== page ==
Saying, "I love you," in the romantic sense puts a person in the most vulnerable, beautiful and frightening of situations. It is so petrifying because despite wanting, needing and learning to love our entire lives, we can never be sure what love really is.
We grew up watching movies where boys grabbed girls' faces, looked into their eyes, confessed their love and then kissed. Our hearts proceeded to melt and hoped to someday find somebody like that.
As we try to find our happy endings, we sometimes come across relationships that mimic love. They look like it, feel like it and sound like it, but eventually, we realize they are not love.
With a horrendous tendency to wear my heart on my sleeve, I have given countless I love yous for all of the wrong reasons. We may never know exactly what love is, but after our trials and errors, we become aware of what love is not.
Here is what love is not:
Love is not an obligation
In one long-distance relationship, I half-jokingly compared communicating with my boyfriend to doing my laundry: It was rarely a substantial part of my day, I would always put it off and I deemed other things more important, so I did them first.
Still, I knew it had to be done and I would be at ease once it was done with. I thought love was an everyday obligation.
Though love is a responsibility, it is one we take on by choice. Relationships are hard work and the love that comes from them forms after emotionally investing oneself in a partnership. Being in love requires a type of effort that couples sincerely want to exert.
Rather than comparing a relationship to doing a chore, a strong relationship should be like a really good workout: challenging, bordering on difficult, but incredibly satisfying. Love is not a waste of time, but rather, an investment of time.
Love is not a noun
Love is a verb. I have said "I love you" a million too many times, and yet, I have not been truly, authentically in love. Why is that? Because I have yet to truly give and receive more than words when expressing what I thought were accurate feelings.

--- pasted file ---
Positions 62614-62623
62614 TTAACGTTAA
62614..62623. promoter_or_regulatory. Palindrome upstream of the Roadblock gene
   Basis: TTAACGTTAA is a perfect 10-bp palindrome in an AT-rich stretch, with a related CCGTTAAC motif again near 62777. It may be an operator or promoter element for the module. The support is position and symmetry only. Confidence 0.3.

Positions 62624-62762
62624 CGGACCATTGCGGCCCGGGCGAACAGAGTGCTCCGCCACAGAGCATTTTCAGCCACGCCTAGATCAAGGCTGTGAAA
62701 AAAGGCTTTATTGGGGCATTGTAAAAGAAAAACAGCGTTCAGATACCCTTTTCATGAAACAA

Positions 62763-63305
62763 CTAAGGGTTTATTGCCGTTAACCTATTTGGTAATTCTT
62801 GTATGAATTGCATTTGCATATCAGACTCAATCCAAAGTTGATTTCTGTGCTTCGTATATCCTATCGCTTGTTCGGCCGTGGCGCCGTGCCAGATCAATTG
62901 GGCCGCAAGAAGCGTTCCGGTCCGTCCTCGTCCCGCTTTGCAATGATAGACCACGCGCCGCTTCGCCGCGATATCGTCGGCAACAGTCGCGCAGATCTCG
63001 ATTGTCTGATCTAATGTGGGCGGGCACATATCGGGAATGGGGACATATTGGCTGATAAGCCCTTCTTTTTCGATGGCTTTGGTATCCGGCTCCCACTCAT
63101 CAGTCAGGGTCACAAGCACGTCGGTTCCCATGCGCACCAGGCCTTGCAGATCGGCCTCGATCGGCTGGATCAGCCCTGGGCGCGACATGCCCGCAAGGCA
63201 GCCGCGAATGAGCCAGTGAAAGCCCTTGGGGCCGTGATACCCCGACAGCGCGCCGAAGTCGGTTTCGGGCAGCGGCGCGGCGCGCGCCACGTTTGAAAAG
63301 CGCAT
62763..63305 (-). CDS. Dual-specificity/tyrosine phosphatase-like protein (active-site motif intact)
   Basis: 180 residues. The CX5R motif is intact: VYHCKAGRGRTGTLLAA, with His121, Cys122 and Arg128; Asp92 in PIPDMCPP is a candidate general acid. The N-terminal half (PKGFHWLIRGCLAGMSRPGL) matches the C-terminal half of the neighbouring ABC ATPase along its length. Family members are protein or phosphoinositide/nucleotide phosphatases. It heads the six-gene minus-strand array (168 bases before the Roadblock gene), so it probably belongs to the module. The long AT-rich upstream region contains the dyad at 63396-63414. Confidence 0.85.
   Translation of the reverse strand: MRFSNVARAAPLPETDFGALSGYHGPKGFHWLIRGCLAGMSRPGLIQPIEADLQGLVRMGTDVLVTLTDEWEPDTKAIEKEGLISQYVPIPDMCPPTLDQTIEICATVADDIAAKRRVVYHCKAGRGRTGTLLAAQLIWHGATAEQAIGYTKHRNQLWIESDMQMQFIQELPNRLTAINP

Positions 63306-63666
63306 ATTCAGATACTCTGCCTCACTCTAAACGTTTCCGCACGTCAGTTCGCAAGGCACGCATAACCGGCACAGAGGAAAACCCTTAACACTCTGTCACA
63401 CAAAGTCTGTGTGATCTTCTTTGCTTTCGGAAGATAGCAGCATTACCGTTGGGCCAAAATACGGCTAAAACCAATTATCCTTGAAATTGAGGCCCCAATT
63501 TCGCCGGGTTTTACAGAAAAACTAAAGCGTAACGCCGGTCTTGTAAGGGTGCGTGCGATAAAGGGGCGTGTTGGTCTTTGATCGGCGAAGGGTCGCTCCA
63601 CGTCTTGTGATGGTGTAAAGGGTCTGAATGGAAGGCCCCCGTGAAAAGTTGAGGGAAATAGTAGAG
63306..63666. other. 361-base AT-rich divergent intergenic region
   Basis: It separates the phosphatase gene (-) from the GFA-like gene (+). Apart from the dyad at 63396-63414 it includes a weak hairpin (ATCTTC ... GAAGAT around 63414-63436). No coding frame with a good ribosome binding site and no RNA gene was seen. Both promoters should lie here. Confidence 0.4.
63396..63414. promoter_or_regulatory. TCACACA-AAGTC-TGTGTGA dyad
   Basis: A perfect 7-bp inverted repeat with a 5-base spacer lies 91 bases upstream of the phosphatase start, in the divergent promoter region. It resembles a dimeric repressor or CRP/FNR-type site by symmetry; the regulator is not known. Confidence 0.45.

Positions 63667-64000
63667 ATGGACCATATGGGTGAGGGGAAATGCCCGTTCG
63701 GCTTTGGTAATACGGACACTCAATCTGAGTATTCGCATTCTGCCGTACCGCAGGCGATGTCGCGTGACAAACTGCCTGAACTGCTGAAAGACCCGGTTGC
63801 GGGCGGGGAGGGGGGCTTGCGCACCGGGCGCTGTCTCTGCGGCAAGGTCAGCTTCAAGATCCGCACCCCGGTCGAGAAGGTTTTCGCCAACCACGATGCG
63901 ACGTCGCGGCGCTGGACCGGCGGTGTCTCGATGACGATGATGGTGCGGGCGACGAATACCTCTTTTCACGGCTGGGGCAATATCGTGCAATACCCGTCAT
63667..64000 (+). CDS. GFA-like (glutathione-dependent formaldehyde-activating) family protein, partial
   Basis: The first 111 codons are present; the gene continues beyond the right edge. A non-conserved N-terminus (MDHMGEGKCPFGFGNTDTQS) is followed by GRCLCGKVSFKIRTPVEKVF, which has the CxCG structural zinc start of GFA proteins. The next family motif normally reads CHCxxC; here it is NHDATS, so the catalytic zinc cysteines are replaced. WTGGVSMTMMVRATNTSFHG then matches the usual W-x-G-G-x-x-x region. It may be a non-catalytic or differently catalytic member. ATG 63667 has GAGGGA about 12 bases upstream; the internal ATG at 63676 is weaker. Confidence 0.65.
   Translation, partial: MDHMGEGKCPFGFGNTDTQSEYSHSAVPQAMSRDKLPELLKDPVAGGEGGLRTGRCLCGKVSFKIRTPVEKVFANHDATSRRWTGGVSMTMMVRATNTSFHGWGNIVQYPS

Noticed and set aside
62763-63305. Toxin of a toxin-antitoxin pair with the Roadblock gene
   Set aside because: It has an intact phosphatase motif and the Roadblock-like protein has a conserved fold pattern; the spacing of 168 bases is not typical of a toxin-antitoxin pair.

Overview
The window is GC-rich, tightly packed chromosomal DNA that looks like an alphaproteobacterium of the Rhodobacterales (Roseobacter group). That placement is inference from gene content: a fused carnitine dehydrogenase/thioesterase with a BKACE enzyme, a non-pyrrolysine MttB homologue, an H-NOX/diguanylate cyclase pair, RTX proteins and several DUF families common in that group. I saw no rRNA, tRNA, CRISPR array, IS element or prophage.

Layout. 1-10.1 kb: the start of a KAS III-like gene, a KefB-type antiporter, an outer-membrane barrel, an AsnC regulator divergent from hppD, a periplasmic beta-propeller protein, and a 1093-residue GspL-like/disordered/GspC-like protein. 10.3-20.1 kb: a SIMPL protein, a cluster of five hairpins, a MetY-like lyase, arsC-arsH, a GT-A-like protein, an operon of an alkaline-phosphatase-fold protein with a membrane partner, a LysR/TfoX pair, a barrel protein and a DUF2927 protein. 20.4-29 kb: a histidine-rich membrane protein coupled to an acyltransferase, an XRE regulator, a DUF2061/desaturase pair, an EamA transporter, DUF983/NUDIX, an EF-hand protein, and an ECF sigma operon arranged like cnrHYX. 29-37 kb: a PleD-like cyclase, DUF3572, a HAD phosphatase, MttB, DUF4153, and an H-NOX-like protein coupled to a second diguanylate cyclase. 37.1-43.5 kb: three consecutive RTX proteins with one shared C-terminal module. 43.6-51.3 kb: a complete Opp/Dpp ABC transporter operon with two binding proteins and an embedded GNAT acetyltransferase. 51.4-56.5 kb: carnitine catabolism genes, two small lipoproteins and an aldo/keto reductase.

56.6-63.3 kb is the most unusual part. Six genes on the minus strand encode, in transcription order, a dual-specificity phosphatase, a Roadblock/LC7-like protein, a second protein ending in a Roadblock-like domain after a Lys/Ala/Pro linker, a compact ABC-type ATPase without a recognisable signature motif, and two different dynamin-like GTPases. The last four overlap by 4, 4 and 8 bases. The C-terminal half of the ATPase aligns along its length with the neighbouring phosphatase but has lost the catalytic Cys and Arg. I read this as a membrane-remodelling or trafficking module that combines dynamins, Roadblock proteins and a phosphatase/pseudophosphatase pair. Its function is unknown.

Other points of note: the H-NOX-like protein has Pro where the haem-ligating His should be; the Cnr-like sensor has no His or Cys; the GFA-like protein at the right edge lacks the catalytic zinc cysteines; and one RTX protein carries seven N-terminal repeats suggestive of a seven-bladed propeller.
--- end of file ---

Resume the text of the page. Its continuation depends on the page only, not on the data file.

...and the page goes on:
Love is not talking the talk; it is being able to act in a way that supports our claims of adoration. Words mean nothing if they are not accompanied by gestures that validate them. You cannot simply speak love; you must show it, too.
Without loving actions, it is nothing but another four-letter word.
Love is not babysitting
If our significant others see us as people who are supposed to put our lives on hold for the sake of improving theirs, then it is not love, it is being taken for granted.
We are so sold on the notion that being in love means our partner's happiness is our own, that we may sacrifice our own happiness in order to ensure our partner is satisfied.
But, that notion is not a one-way street. If we are not receiving the same support and care from our significant others, then we become unpaid babysitters -- not worth it.
Love is not a cakewalk
Thinking that a solid relationship consists of zero arguments is a common misconception because we hate ugly things and the idea of hurting and being hurt.
But, how can we use such strong words like love if we are unable to speak other strong words to our partners? There should be a visit to the other side of the spectrum of emotions in a relationship in order to maintain balance.
Arguments may make us crash and burn, but fighting gives relationships the chance to rise like phoenixes and be stronger than in their previous form.
Love is not a battlefield
Sorry, Pat Benatar, but I am calling bullsh*t on this notion. Our romantic relationships should never be comparable to a war zone. The metaphorical battle scars we acquire over the course of a relationship should be able to heal before a new relationship.
Sometimes, we think arguing is the only way to get across to a significant other. But, love is not yelling at your partner, it is your partner hearing you. The moment we compare a relationship to a creator of casualties, it's time to surrender.
We should not regret our past I love yous, but we should learn from them. The more we learn about what love is not, the closer we come to understanding what love is.